It’s hot. So it would seem that a hearty, garlicky, potato + white bean soup is just the ticket, no? I didn’t think so either, and in fact, I made this soup simply to use up the two big bunches of garlic scapes that were in the fridge, anticipating yet another bunch in this week’s CSA. I thought I would simply make the soup and freeze it, assuming that a thick-n-hearty soup was not the thing to offset my popsicle-and-popsicle diet of the last few days. But, you see, I was wrong: turns out this soup is just the ticket.
It’s garlicky, but that light, floral, almost delicate and grassy-green garlic of the scape, rather than the bulb. It’s thick, without being overly rich; filling, without being fat-laden or heavy. It’s been disappearing surprisingly quickly from the fridge, considering the weather in the past few days has hardly seemed soup-conducive; but this soup is nicely filling yet freshly flavored with scapes & basil, thick enough, after a day in the fridge, to serve as a dip of sorts, with crusty bread, tasty while hot, but also while just warmer than room temp, and satisfying in that thank-goodness-it’s-not-another-salad way.
This recipe packs in a full pound of garlic scapes and I suspect you could even increase that a bit without the garlic becoming overwhelming (admittedly, I’m not sure I’ve ever had too much garlic). The white beans give the soup a lovely, smooth, almost unctuous texture and a flavor that complements the garlic scapes quite nicely, but I expect you could make a good version with just potatoes & onion, if you don’t have the time or inclination to cook up a pot of beans. The fresh herb you choose is key here, as the soup is rather delicately flavored and really takes on the flavor of the herb. I had basil, tarragon and fresh dill on hand, so I tasted a small spoonful of soup with a sprig or two of each herb. I liked basil the best, but on another day, I might have gone with tarragon. I expect oregano, thyme, summer savory or rosemary would all be tasty options. Even mint, maybe with a dash of lemon juice to brighten it all up. Whatever is jumping out of your garden, or your CSA bag, will do. And then you’ll have some lovely soup for the freezer, bright with garden-fresh herbs and summery garlic scapes: if any of it makes it there.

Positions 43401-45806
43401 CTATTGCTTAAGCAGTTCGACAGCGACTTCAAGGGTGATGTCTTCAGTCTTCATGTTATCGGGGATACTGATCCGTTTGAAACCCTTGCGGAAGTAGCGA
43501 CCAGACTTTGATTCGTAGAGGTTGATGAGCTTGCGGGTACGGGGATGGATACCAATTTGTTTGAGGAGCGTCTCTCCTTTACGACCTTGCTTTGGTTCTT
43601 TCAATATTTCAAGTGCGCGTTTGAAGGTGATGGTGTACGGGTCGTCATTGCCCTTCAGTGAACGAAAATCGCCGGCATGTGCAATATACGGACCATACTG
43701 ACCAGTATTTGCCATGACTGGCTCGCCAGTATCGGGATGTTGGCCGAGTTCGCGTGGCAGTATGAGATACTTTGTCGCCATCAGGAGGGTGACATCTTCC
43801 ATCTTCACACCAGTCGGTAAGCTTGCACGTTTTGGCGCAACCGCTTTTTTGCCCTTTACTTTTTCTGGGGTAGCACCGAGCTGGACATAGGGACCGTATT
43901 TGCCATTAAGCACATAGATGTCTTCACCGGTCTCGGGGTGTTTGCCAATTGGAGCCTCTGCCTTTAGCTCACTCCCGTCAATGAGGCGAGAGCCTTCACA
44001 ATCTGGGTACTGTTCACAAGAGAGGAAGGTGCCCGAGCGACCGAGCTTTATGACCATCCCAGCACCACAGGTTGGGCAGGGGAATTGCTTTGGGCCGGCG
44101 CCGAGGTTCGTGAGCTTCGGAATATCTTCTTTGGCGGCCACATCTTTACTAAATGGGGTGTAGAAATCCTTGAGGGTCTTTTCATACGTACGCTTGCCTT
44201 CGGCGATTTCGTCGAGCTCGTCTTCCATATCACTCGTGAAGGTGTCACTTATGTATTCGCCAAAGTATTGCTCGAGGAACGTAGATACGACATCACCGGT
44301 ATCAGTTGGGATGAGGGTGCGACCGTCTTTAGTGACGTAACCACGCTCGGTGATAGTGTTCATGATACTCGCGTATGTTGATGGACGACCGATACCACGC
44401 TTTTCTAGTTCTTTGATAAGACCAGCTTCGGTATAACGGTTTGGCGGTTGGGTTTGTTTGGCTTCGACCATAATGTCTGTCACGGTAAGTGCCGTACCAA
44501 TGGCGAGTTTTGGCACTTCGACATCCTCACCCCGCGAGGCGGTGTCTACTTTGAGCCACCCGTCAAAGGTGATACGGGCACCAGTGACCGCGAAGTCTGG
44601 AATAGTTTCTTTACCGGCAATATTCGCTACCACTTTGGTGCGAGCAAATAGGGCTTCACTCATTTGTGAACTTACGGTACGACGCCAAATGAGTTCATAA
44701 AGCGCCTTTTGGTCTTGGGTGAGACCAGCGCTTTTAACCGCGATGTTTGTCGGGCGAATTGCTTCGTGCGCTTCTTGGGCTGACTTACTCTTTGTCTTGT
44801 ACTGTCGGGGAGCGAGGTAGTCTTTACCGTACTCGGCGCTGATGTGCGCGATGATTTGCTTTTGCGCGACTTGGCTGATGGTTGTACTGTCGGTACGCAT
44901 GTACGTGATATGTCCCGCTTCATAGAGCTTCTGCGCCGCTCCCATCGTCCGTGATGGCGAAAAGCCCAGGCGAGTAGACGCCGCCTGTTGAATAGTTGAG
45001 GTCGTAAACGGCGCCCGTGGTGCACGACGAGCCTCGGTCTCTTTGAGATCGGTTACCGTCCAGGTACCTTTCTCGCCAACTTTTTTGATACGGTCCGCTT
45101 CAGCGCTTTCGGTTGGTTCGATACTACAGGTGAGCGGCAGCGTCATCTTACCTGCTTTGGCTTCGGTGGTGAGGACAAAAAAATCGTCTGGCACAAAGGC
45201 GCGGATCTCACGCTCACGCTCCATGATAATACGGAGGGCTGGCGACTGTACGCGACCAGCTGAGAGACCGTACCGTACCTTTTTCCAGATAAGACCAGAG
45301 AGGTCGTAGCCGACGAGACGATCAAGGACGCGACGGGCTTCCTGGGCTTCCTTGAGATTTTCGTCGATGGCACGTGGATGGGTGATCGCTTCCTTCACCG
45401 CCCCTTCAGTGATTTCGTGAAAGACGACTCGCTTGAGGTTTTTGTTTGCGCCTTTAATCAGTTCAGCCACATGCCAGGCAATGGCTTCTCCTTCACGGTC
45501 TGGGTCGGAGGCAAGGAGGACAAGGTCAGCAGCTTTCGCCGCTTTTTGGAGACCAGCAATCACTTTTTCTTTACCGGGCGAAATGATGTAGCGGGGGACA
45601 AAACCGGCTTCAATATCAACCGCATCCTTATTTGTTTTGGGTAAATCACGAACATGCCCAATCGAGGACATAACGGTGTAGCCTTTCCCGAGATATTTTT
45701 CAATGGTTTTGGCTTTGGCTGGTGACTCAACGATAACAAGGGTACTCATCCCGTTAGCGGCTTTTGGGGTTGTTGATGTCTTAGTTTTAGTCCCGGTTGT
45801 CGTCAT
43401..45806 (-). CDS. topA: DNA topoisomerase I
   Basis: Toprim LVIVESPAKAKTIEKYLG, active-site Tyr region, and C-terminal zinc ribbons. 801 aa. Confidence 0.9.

- 3 tbsp butter
- 1 large yellow onion, diced
- 1 lb garlic scapes, with flower heads, chopped (reserve 2 flower heads for garnish)
- 2 large potatoes (about 1 lb), peeled and diced
- 2 cups stock (I used chicken)
- 2 cups water
- salt & freshly ground black pepper, to taste
- about 3 cups cooked cannellini beans (about 2, 15-oz cans, rinsed), or other white bean
- a good handful of fresh basil leaves, slivered, or other fresh herb
- Melt butter over medium-low heat in a medium (5-quart) Dutch oven or stockpot. Once foam subsides, add onion and scapes. Stir and sauté over low heat until vegetables are softened and fragrant, about 10 minutes. Add potatoes, water, stock, salt & pepper: stir, cover and bring to a boil over high heat. Reduce heat to low and simmer, covered, until potatoes are just tender, about 15 -20 minutes. Add cooked white beans, cover and continue to simmer for 5 – 10 minutes, to heat beans through and allow flavors to blend.
- Blend soup (I use an immersion blender). Taste and adjust seasonings. Allow to simmer over low heat, uncovered, if soup needs thickening. Stir in fresh herbs, garnish with slivered flower head, and serve hot.
- This dish is easily made vegetarian with the use of a vegetable stock and vegan with olive oil in place of butter.
- Garlic scapes are delicately flavored, so this soup really takes on the flavor of whatever fresh herb you use: add more powerfully flavored herbs (rosemary, sage, etc) sparingly and allow flavors to blend, off heat, for a few minutes before tasting & adjusting.
- I used runner cannellini beans from Rancho Gordo, cooked from scratch with a few scallions and garlic cloves in the pot. You can sometimes find local white beans from Cayuga Pure Organics or Wild Hive Farm Cafe.
Refrigerated for up to 5 days: frozen for 6 months.